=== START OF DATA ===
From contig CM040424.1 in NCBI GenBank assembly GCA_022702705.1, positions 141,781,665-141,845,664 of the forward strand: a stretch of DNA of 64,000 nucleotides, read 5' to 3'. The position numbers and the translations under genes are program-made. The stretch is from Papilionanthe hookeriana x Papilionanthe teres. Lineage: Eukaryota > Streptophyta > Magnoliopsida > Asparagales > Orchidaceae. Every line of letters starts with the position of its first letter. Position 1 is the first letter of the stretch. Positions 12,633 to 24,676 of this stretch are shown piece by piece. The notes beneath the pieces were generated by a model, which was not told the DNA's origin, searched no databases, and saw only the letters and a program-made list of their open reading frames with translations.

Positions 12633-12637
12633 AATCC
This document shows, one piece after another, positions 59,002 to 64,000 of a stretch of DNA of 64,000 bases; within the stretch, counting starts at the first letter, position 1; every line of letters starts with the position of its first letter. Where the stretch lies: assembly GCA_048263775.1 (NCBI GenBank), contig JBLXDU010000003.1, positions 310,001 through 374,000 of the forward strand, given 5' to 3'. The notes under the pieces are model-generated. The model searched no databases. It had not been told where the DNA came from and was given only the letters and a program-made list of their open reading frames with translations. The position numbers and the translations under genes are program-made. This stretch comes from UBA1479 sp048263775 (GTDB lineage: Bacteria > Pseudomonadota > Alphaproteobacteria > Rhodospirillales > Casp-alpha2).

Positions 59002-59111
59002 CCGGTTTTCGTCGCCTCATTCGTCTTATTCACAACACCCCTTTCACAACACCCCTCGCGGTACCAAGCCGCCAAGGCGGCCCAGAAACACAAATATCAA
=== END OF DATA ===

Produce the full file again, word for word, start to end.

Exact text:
From contig CM040424.1 in NCBI GenBank assembly GCA_022702705.1, positions 141,781,665-141,845,664 of the forward strand: a stretch of DNA of 64,000 nucleotides, read 5' to 3'. The position numbers and the translations under genes are program-made. The stretch is from Papilionanthe hookeriana x Papilionanthe teres. Lineage: Eukaryota > Streptophyta > Magnoliopsida > Asparagales > Orchidaceae. Every line of letters starts with the position of its first letter. Position 1 is the first letter of the stretch. Positions 12,633 to 24,676 of this stretch are shown piece by piece. The notes beneath the pieces were generated by a model, which was not told the DNA's origin, searched no databases, and saw only the letters and a program-made list of their open reading frames with translations.

Positions 12633-12637
12633 AATCC
This document shows, one piece after another, positions 59,002 to 64,000 of a stretch of DNA of 64,000 bases; within the stretch, counting starts at the first letter, position 1; every line of letters starts with the position of its first letter. Where the stretch lies: assembly GCA_048263775.1 (NCBI GenBank), contig JBLXDU010000003.1, positions 310,001 through 374,000 of the forward strand, given 5' to 3'. The notes under the pieces are model-generated. The model searched no databases. It had not been told where the DNA came from and was given only the letters and a program-made list of their open reading frames with translations. The position numbers and the translations under genes are program-made. This stretch comes from UBA1479 sp048263775 (GTDB lineage: Bacteria > Pseudomonadota > Alphaproteobacteria > Rhodospirillales > Casp-alpha2).

Positions 59002-59111
59002 CCGGTTTTCGTCGCCTCATTCGTCTTATTCACAACACCCCTTTCACAACACCCCTCGCGGTACCAAGCCGCCAAGGCGGCCCAGAAACACAAATATCAA